Farmers & Merchants Bank, a $2 billion-asset bank based in Long Beach, Calif., is launching an image cash letter service. The accompanying press release caught the eye of American Banker resulting in a story today on the topic, Big Check Volumes Aren’t Just for Big Banks, a Small Bank Says, written by John Adams. I was grateful to see an important (albeit not terribly exciting) topic get coverage in American Banker. This blog post serves to add some additional insight to Adam’s article, specifically, why the opportunity for image cash letter (ICL) deposit services is so large. In a previous post, I commented on why wholesale lockbox belongs in the headlines even though it has been around as a staple treasury management offering for five decades. The post emphasized that fter all these years, the market opportunity for wholesale lockbox services remains significant. While the majority of large corporations already use bank WLBX services, WLBX adoption falls markedly with the size of business – particularly among businesses with annual revenues below US$250 million.
WLBX and ICL Deposit Services are Complimentary

WLBX and ICL Deposit Services are Complimentary

The above chart shows the number of businesses by annual revenue that utilize bank WLBX services, or not. Why wouldn’t a good size company, say one with $250 million in annual revenue not use a bank for WLBX services? Because, for whatever reason, they choose to do the work internally. A significant number of these companies have their own remittance processing systems. Some are dated, but most are image equipped and are equipped to send x9.37 compliant files to a bank (or could be made to be). Lots of businesses in other words. All are ICL deposit candidates. Offering an ICL deposit capability used to be a hassle. In the early days of image exchange, there were many variations on the x9 standard going around, and accepting an image file from someone’s in-house system was easier said than done. Well, it probably still is, but not nearly as much so. Now, a bevy of solution providers offer this capability. Some offer outsourced item processing services also, making the task even easier for smaller and midsize banks. But most banks have been focused on offering RDC solutions bundled with desktop scanners, even though tens of thousands of businesses don’t want to buy RDC – they already have scanners. As a result, a minority of U.S. banks offer ICL deposit services. And, the smaller the bank, the less likely ICL services are offered. icl-deposit Hungry for fee revenue? Opportunity knocks!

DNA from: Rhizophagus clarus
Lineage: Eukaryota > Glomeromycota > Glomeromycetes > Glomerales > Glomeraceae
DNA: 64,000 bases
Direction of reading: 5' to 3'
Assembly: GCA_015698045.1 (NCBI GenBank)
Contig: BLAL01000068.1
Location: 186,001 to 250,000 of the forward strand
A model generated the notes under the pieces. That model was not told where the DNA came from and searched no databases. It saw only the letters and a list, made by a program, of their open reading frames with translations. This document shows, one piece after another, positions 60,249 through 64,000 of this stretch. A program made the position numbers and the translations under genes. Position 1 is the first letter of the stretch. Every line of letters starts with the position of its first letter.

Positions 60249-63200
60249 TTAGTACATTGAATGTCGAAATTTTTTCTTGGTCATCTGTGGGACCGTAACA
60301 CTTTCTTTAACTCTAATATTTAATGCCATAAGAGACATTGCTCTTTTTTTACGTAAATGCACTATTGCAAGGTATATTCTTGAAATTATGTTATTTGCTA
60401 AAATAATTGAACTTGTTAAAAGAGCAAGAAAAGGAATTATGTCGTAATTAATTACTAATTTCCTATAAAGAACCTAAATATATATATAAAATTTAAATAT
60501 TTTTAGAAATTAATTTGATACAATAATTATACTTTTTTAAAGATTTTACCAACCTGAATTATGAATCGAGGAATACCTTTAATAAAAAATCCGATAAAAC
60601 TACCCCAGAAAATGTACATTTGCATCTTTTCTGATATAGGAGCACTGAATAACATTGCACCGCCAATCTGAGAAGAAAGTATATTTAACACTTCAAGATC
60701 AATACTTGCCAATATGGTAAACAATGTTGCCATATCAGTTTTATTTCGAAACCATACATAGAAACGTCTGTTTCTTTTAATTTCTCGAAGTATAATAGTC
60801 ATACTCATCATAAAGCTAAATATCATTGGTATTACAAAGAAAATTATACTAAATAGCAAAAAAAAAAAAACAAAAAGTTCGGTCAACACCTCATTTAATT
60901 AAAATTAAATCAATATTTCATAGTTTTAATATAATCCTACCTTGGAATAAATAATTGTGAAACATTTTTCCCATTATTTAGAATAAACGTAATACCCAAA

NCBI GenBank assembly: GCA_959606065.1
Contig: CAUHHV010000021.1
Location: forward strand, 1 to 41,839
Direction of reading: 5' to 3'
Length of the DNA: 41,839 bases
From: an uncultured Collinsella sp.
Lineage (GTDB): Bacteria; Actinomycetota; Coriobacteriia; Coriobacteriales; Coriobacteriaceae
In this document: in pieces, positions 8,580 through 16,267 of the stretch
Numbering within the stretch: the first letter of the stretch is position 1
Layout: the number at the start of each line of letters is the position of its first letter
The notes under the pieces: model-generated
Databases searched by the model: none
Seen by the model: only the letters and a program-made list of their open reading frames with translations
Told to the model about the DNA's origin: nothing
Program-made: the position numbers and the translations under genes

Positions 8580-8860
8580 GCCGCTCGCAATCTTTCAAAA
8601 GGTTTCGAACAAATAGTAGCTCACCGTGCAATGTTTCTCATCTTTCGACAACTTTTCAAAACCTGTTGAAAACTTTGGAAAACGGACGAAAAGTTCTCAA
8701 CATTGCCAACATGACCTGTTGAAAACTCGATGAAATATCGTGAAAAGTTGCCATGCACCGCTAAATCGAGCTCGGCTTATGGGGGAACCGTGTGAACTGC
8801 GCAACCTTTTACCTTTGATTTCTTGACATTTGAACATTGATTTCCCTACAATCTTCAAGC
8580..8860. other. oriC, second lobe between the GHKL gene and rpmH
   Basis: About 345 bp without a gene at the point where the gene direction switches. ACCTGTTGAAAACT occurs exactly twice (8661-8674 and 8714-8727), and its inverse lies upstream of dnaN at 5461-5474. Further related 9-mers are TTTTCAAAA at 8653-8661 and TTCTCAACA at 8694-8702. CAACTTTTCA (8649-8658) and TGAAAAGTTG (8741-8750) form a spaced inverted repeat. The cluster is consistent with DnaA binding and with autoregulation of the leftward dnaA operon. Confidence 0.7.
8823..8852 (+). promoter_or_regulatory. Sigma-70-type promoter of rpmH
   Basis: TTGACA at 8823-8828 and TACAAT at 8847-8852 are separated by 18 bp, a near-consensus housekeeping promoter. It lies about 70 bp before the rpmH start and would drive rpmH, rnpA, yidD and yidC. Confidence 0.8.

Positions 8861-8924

Leading the Bird: What Bankers Can Learn from Duck Hunting